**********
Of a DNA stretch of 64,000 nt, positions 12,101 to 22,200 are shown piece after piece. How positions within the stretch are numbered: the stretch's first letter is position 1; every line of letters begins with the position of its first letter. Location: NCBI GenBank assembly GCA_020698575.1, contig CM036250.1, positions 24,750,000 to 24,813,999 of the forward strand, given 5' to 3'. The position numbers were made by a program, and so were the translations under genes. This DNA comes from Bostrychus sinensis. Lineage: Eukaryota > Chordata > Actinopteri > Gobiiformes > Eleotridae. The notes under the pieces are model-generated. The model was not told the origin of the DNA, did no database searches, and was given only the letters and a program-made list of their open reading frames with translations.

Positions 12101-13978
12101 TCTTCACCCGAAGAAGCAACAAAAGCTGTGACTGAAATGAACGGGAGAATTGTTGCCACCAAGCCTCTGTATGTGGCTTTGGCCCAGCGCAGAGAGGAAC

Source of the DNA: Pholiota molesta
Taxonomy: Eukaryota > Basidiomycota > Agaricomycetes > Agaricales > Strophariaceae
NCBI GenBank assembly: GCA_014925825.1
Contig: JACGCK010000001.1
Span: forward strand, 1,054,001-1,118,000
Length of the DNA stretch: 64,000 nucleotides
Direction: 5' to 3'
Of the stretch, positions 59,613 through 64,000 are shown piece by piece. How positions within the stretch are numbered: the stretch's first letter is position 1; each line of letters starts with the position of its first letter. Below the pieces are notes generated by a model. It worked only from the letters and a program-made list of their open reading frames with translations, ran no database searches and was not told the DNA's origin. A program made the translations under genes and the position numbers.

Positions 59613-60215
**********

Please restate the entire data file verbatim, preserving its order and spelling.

Of a DNA stretch of 64,000 nt, positions 12,101 to 22,200 are shown piece after piece. How positions within the stretch are numbered: the stretch's first letter is position 1; every line of letters begins with the position of its first letter. Location: NCBI GenBank assembly GCA_020698575.1, contig CM036250.1, positions 24,750,000 to 24,813,999 of the forward strand, given 5' to 3'. The position numbers were made by a program, and so were the translations under genes. This DNA comes from Bostrychus sinensis. Lineage: Eukaryota > Chordata > Actinopteri > Gobiiformes > Eleotridae. The notes under the pieces are model-generated. The model was not told the origin of the DNA, did no database searches, and was given only the letters and a program-made list of their open reading frames with translations.

Positions 12101-13978
12101 TCTTCACCCGAAGAAGCAACAAAAGCTGTGACTGAAATGAACGGGAGAATTGTTGCCACCAAGCCTCTGTATGTGGCTTTGGCCCAGCGCAGAGAGGAAC

Source of the DNA: Pholiota molesta
Taxonomy: Eukaryota > Basidiomycota > Agaricomycetes > Agaricales > Strophariaceae
NCBI GenBank assembly: GCA_014925825.1
Contig: JACGCK010000001.1
Span: forward strand, 1,054,001-1,118,000
Length of the DNA stretch: 64,000 nucleotides
Direction: 5' to 3'
Of the stretch, positions 59,613 through 64,000 are shown piece by piece. How positions within the stretch are numbered: the stretch's first letter is position 1; each line of letters starts with the position of its first letter. Below the pieces are notes generated by a model. It worked only from the letters and a program-made list of their open reading frames with translations, ran no database searches and was not told the DNA's origin. A program made the translations under genes and the position numbers.

Positions 59613-60215